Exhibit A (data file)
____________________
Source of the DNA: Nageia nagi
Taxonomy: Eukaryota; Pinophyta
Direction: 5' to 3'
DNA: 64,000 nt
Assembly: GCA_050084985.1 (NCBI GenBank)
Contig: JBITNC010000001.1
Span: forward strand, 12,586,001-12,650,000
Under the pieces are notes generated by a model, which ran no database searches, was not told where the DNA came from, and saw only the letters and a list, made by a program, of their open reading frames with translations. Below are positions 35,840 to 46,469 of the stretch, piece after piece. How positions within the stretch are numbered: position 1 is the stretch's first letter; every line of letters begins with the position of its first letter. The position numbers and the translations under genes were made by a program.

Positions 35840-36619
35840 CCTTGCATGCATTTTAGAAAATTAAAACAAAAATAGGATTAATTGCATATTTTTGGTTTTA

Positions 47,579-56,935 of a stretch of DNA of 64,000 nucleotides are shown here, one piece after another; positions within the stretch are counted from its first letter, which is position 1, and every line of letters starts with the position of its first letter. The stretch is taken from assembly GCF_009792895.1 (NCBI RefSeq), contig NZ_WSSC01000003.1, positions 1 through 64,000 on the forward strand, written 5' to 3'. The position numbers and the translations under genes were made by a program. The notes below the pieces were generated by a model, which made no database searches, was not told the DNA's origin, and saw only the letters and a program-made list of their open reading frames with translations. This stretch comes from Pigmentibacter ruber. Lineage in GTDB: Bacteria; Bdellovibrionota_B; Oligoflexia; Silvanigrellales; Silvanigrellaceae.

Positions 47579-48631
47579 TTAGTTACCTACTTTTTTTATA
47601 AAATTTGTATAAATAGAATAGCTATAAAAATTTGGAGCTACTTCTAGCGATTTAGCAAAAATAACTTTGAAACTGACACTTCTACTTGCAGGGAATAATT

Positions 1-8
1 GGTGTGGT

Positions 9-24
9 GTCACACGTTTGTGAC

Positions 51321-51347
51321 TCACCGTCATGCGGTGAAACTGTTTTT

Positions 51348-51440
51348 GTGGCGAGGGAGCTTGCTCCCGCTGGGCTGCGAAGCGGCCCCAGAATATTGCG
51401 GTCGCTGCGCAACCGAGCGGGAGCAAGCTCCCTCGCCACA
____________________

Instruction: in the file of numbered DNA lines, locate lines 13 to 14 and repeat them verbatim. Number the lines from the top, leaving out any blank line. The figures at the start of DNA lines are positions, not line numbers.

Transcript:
47579 TTAGTTACCTACTTTTTTTATA
47601 AAATTTGTATAAATAGAATAGCTATAAAAATTTGGAGCTACTTCTAGCGATTTAGCAAAAATAACTTTGAAACTGACACTTCTACTTGCAGGGAATAATT